(GK: Garrison Keillor; SS: Sue Scott: TR: Tim Russell, TK:Tom Keith; RD: Rich Dworsky)


SS: I love Gershwin, don't you?

GK: Mmhmm.

SS: "Someone to Watch Over Me." I love that song.

GK: Mmhmm.

SS: It is so New York.

GK: Actually it's "Love Walked In." Gershwin, but a different tune.

SS: Oh. It just makes me think of being in some dim little bar, in New York, with the pianist in the back corner, playing Gershwin.

GK: Right.

SS: It's one in the morning, and you're in New York, and you're crazy in love, and the pianist is playing Gershwin.

GK: You're thinking about that time we were in New York?

SS: Yes.

GK: That little bar in the West 60s. We stayed at that terrible hotel with the cockroaches and we couldn't sleep and we went for a walk and the city was glittering with light, and we went in that bar, and it was empty, except for us and the bartender and the pianist with black horn rims and a bad toupee and we sat down at the bar and ordered a couple glasses of white wine and there back in the shadows was Robert De Niro. Remember?

SS: I don't remember any of that.

GK: Sure you do.

SS: Robert De Niro?

GK: Sitting back in the corner, wearing a tan raincoat. We both recognized him right away.

SS: I wasn't there. You must've been with someone else.

GK: I was there with you. It was the time we went to New York and saw "Chorus Line."

SS: I never saw "Chorus Line."

GK: Sure you did. You didn't?

SS: Must've been your first wife. ---- I'm Joanne, remember?

GK: (SIGH) Sorry. I don't know where that came from. Maybe it was a dream.

SS: Didn't know you were still dreaming about her---

GK: I'm not. Never mind. Sorry.

SS: The time in New York when I was there with you, not some other woman, was when we stayed at my friend Bob's apartment in Hell's Kitchen and went to the film festival at Lincoln Center and saw "Singin in the Rain" ---- and we went walking and walked all the way downtown and over the Brooklyn Bridge to Brooklyn Heights and the promenade and went into that little bar with about a thousand black-and-white photographs of famous people, most of whom nobody ever heard of, and it was empty except for the bartender and the pianist who was playing Gershwin. And you put your hand in mine and you said, "If it were up to me, I'd marry you tomorrow down by the sea." Remember?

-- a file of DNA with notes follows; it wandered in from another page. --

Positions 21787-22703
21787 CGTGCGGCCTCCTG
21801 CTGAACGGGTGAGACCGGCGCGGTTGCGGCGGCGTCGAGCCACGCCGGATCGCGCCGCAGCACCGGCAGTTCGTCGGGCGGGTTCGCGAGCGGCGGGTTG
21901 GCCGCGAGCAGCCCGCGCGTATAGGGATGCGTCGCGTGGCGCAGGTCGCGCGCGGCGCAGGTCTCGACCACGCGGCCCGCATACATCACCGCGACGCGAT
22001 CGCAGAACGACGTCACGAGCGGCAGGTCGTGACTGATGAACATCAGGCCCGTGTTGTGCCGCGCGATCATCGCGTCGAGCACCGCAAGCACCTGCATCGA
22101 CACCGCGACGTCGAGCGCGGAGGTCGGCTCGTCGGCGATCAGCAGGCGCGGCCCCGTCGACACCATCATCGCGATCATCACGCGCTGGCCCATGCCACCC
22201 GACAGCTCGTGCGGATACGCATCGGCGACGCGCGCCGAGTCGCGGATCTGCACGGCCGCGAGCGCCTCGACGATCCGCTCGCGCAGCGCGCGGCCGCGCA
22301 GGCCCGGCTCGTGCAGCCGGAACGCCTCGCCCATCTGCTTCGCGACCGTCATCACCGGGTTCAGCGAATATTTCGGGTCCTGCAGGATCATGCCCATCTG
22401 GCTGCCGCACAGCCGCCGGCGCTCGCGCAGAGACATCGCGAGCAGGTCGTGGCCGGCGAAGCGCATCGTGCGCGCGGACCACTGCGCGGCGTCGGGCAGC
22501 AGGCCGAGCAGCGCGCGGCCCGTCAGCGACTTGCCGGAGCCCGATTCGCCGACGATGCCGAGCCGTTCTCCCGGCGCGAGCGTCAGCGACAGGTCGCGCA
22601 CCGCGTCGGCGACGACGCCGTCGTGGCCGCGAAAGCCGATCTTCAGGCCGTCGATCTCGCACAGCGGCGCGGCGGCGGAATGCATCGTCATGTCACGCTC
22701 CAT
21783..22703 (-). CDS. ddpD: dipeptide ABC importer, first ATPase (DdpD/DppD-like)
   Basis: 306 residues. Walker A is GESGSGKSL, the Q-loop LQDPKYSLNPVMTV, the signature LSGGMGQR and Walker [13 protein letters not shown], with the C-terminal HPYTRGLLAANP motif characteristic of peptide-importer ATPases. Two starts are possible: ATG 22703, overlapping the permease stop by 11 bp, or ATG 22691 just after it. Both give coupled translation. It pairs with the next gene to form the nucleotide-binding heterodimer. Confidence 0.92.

GK: And Robert De Niro was there?

SS: No. Just us.

GK: Photographs on the walls?

SS: Thousands of them. You had a Manhattan.

GK: I've never had a Manhattan in my life.

SS: Of course you did.

GK: I wasn't there.

SS: You were. You said, "If it were up to me, I'd marry you tomorrow down by the sea."

GK: I would never say "by the sea" when I meant the ocean.

SS: But you did.

GK: You must've talked to somebody else about getting married. Maybe the bartender.

SS: It was you.

GK: Maybe you were with your friend Bob.

SS: You don't remember that bar? The walk to Brooklyn?

GK: Nope.

SS: "Singin In The Rain"? Gene Kelly, Donald O'Connor, Debbie Reynolds-----

GK: I've never seen it.

SS: He's dancing through the puddles----

GK: Never saw it.

SS: (SINGS) "I'm singin in the rain, just singin in the rain, what a glorious feeling, I'm happy again."

GK: Never saw it.

SS: Incredible. (TWO BEATS) Do I know you?

GK: Yes. We're married. You're the mother of my children.


GK: That reminds me of that birthday party ----- whose was it? Was it Juliet's? Or Hugo's? It was Juliet's. We were sitting at that little table on those little tiny chairs with our knees up around our chins and we were eating cupcakes with chocolate frosting and melted wax and drinking raspberry Kool-Aid and that bad clown was there that we'd hired, the one who didn't know any magic tricks and could only make two balloon animals, a worm and a caterpillar---- remember?

SS: The one who just jumped around and yelled, Ho ho ho.

GK: Right. And it was getting late and the other kids' mothers were trying to hurry the kids along and get coats out and Juliet didn't want her party to end, and she grabbed a book, one of her gifts, a songbook, and she started singing the first song, which was "Alouette," which she didn't know but she made up a tune and it sounded so much like Gershwin. It was so beautiful. She sang it so slowly, "Alouette," trying to make the moment last. I remember she sang, "gentille Alouette" as "Gentile Alouette."

SS: And the clown was standing around waiting to get paid and the mothers were fit to be tied and ----

GK: She was six. Our kid. She sounded like Gershwin. You know? Trying to make the moment a little longer. ----- What's wrong?

SS: Nothing. Just thought I heard somebody coughing.

GK: What's this song?

SS: Have no idea.

GK: You and Bob never listened to this in some bar?

SS: I'm not even going to dignify that with a response.

GK: You were thinking about marrying him? You always talked about how stupid he is.

SS: Yes. And so what?

GK: What does that mean?

SS: Who did you see "Chorus Line" with?

GK: Are you sure we didn't see it?

SS: Positive.

GK: Well, it's not like it was my favorite musical. ----

SS: You're kidding about not remembering the bar in Brooklyn and saying you'd marry me by the sea. Right? You're trying to get a rise out of me.

GK: Don't worry about it.

SS: I'm just asking.

GK: It's not important.

SS: I'm not saying it's important.

GK: I just remember that little girl who sang a song she didn't even know so she could make her birthday party last longer.
SS: I'm going to sleep.

GK: Sweet dreams.

SS: Good night.

GK: (PAUSE) I think it was Robert De Niro. Maybe it was Peter Nero.

SS: Good night.

© Garrison Keillor 2002